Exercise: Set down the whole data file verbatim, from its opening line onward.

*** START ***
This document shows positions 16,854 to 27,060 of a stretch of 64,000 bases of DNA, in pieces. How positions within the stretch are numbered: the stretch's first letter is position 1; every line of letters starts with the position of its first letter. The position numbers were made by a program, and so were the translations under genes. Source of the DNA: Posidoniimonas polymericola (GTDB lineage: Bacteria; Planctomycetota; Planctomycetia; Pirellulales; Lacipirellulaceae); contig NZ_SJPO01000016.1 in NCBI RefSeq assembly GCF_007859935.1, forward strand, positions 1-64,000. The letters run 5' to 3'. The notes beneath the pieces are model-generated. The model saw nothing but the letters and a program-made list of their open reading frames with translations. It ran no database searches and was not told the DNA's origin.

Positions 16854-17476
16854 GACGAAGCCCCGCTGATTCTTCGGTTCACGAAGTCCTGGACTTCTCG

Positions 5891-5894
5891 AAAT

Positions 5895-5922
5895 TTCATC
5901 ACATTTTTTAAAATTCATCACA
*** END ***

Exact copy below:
This document shows positions 16,854 to 27,060 of a stretch of 64,000 bases of DNA, in pieces. How positions within the stretch are numbered: the stretch's first letter is position 1; every line of letters starts with the position of its first letter. The position numbers were made by a program, and so were the translations under genes. Source of the DNA: Posidoniimonas polymericola (GTDB lineage: Bacteria; Planctomycetota; Planctomycetia; Pirellulales; Lacipirellulaceae); contig NZ_SJPO01000016.1 in NCBI RefSeq assembly GCF_007859935.1, forward strand, positions 1-64,000. The letters run 5' to 3'. The notes beneath the pieces are model-generated. The model saw nothing but the letters and a program-made list of their open reading frames with translations. It ran no database searches and was not told the DNA's origin.

Positions 16854-17476
16854 GACGAAGCCCCGCTGATTCTTCGGTTCACGAAGTCCTGGACTTCTCG

Positions 5891-5894
5891 AAAT

Positions 5895-5922
5895 TTCATC
5901 ACATTTTTTAAAATTCATCACA